Stylish Virus Protection

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The public may be wearing masks for the foreseeable future—at least two years.

Fashionable and Safe

Protecting yourself from viruses does not mean you need to leave the house looking like a CDC inspector. If you choose to wear a hazmat suit, you will get no criticism from me. The goal is to remain safe. The key elements are oral nasal protection, protective eyewear, and if you are going to touch communal objects, gloves.

Masks

To be fashionable, stock up on a variety of face masks. Solid colors are easier to match with various prints in your wardrobe. Decorative prints can add a pop of color to solid outfits. In business settings, black, navy, brown, gray, or muted colors are best.

A face mask should completely cover your nose mouth and chin without air gaps. It is best to achieve proper fitting in advance, rather than assuming that a courtesy mask that might be handed out at your destination will fit you properly. Besides, a mask may be required to enter establishments.

Protective Eyewear

As virus transmission ebbs and flows, people are realizing that masks alone do not protect an important point of entry—your eyes. Curved safety glasses or goggles prevent airborne spittle from entering eyes from the front or side. Prescription glasses provide a measure of frontal protection. You can wear large safety glasses over prescription eyeglasses for additional top and side protection. If you do not have either or want to be more fashionable, consider wearing large sunglasses with your face mask.

Gloves

There are many fashionable gloves made of leather or fabric. Some have ornate stitching or rhinestones. Fingerless gloves allow you to use touch enabled displays. But none of these are ideal for virus prevention. They absorb moisture (and virus) or expose parts of your hand. It is best to wear 9 mil nitrile gloves. Bulk boxes come in black, lavender or blue. Dispose of them upon removal and promptly sterilize your hands.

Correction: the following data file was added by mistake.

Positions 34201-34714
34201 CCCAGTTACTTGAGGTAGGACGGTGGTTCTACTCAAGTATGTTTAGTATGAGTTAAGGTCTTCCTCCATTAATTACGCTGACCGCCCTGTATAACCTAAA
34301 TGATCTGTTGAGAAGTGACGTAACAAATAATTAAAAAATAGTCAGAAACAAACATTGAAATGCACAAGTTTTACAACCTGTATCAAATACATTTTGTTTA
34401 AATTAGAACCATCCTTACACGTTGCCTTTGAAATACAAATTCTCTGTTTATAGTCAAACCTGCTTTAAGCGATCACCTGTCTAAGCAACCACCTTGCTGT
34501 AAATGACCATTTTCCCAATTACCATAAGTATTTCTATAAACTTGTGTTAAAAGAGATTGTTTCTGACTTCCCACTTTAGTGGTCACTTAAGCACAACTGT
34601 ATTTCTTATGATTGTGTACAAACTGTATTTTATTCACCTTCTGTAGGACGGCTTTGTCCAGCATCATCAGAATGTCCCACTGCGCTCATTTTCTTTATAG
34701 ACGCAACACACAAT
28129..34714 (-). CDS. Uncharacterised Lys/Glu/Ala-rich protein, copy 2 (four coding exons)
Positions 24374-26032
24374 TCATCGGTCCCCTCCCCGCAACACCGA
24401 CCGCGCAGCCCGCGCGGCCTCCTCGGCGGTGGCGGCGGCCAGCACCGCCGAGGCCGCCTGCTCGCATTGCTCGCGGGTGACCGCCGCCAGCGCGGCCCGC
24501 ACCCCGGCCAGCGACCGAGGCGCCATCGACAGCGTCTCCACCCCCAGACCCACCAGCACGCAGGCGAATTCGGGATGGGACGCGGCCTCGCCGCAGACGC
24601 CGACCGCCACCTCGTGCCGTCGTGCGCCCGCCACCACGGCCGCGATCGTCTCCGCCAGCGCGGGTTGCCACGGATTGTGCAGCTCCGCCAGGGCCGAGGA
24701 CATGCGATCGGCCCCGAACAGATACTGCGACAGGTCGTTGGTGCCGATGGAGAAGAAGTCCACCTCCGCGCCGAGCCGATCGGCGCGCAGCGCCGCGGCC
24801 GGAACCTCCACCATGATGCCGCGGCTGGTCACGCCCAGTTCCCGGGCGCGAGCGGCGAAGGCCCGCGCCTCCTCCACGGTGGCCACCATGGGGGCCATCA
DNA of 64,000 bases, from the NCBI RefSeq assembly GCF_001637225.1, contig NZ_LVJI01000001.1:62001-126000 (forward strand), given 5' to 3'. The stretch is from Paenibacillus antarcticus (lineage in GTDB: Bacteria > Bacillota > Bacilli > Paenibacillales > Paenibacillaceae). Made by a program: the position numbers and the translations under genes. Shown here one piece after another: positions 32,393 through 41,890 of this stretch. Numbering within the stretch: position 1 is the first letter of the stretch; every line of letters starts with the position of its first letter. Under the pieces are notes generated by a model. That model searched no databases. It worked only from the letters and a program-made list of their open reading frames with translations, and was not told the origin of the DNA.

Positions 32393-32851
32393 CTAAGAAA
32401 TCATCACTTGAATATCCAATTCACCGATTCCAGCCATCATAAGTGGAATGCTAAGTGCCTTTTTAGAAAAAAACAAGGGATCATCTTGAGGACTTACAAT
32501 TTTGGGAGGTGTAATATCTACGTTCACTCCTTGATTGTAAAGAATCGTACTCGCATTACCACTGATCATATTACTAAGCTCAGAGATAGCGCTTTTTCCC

Whatever comes in contact with potential contamination should be washed or discarded when you arrive back home or at your hotel. Assume crowded convention centers or bars are more contagious than open-air events with social distancing.

It is best to wear items that can either be washed by hand in a sink or thrown into a washing machine. Until washed, keep them separate from other dirty clothes. Dry cleaning can get expensive. If you decide to wear a blouse, layer it with a washable wrap. If you carry a purse or bag, keep it zipped up.

When returning from crowded rooms, it is best to quickly remove your clothing, sanitize your smartphone, purse, eyeglasses, keys, and other accessories. Shower and wash your hair. It is useless to wear protective equipment only to return home, contaminate your pillow and rub your bare face in it. If your hairstyle is not conducive to wash-and-wear, consider wearing a scarf or non-permeable hat when outdoors.

With proper protective equipment, you may feel like a CDC inspector. But you can still be fashionable. #MaskUp

Get Masks Today

Kevin Williams is a health advocate, local editor, and writer of hundreds of articles for multiple web­sites, including: A Bit More Healthy, KevinMD, and Sue’s Nutrition Buzz. He was a 17-year Neutrogena Research and Scientific Affairs graphics con­sul­tant.

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